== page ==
Other projects are finishing the design phase. Major renovations of the North Classroom start this summer, updating a building that, in places, has not been touched since construction in 1987.
Kevin Keady is an architect with RNL, a firm that has performed design and construction management all over campus. He has a personal interest in the project.
“As an alumnus of CU Denver and having taken many classes in North Classroom, I am tremendously excited for the potential this building has,” Keady said. “It is easy to view it as a tired old space, but with the right amount of sensitivity and creativity, it could be one of the most vital places on campus.”
The remodel is planned to start this summer, with design choices informed by input from meeting with faculty and discussions with students. Although the building is owned by AHEC, the remodel is a CU project since the vast majority of students who use the building are CU Denver students.
The project is funded by CU Denver’s on-hand money, meaning that there is currently no direct cost, via fee or tuition increase, to students.
Besides overhauling the aging building’s mechanical systems and bringing it into compliance with the LEED Gold standard, the project will renovate classrooms to make them more accessible for students in wheelchairs.
The project also hopes to create classrooms better suited for modern teaching methods and layouts. Specifically, the blueprints will allow for larger lecture halls to have students split up into small groups, currently made difficult by fixed chairs and tiering.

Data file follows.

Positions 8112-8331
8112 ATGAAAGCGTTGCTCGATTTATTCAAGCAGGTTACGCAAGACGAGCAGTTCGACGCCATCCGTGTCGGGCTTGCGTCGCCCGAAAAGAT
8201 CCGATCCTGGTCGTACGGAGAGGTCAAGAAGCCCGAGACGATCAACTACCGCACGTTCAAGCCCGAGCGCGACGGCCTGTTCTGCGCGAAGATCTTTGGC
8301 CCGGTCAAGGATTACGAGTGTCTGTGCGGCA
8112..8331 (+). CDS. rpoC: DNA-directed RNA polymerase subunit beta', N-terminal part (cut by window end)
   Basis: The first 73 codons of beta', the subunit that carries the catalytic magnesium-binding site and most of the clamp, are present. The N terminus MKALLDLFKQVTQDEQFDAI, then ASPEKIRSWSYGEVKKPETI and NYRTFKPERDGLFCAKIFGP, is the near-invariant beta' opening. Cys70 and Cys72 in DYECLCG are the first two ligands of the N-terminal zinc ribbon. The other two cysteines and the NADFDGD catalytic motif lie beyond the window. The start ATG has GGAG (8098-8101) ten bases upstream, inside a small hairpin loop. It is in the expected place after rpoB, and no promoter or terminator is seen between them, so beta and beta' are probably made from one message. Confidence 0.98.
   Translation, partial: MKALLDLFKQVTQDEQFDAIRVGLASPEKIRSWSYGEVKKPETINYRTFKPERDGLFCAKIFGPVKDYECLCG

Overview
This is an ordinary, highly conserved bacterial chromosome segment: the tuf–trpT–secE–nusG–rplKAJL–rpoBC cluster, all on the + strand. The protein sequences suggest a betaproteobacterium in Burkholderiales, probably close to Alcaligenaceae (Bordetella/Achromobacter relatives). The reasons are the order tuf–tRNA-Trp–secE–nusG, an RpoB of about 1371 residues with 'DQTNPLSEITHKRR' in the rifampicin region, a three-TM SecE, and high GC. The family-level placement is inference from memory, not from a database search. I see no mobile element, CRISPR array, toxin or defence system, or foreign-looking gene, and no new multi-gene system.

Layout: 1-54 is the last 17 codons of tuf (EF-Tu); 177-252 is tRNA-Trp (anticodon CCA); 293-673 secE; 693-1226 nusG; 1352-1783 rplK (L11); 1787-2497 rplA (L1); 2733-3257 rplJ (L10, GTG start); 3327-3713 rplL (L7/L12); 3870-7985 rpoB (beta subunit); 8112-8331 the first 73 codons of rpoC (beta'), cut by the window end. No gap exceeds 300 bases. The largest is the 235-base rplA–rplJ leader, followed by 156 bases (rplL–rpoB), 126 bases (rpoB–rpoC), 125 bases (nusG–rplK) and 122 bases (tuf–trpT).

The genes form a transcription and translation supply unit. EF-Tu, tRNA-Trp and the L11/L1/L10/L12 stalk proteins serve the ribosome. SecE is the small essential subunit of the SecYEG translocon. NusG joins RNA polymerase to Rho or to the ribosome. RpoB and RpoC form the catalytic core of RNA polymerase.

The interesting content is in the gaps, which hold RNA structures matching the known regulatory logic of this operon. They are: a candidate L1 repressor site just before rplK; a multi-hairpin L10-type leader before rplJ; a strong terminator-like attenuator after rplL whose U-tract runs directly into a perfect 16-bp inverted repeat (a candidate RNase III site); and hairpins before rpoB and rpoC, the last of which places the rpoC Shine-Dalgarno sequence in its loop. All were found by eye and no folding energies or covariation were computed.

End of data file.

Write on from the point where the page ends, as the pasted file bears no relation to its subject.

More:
Construction is expected to continue until next November in small steps in order to ensure the building will have enough open classrooms to accommodate current students.
The new CU Denver Wellness Center will also start construction this summer in July. When it opens, currently expected to be in Spring 2018, its designers hope the space will provide food and socialization, as well as a wellness suite and a gym to see to student’s physical health.
Cary Weatherford, associate director in the Office of Institutional Planning, explains the funding. “The $6 per credit hour fee was implemented in Fall 2015 and will increase to $12 per credit hour starting in 2017,” Weatherford said. “SGA and CU Denver administration worked to secure the rest of the funding for the Wellness Center through a combination of partnerships and CU capital funding.” Current CU Denver students will get memberships based on this fee.
The last major building project underway for the CU Denver community is the continuing remodel of the Auraria Library.
“The Library is actually run by CU Denver,” Brown said. “But the majority of the funding for that project actually came from capital development funds from the state of Colorado.” The Library also ran fundraisers, adding $6 million in funding to the $27 million from the state. The project itself is run by AHEC.
This project is in its second phase of remodeling. The first phase, based on a 2009 student survey, provided more group meeting areas, new restrooms, and improved the wifi and electrical systems.
This renovation will further develop group areas and open up the first floor. There will be a new entrance on Lawrence Street. The remodeled library will also allocate space to provide a physical location in Denver for the Center for Colorado & the West. The Center, better associated with CU Boulder, explores history and looks at its applicability to modern problems.
Though most of the projects going on are at least partially CU Denver projects, the flurry of activity has spread—Metro State is working on a new Aerospace and Engineering Building at 7th Street and Auraria Parkway.
With all the construction underway, the Auraria Campus with all its various governing bodies is looking to create a campus to allow for greater socialization of students. To do so, the projects aim to improve accessibility for students with disabilities and modernize the campus and its learning spaces.
photo: Korina Rojo • CU Denver Sentry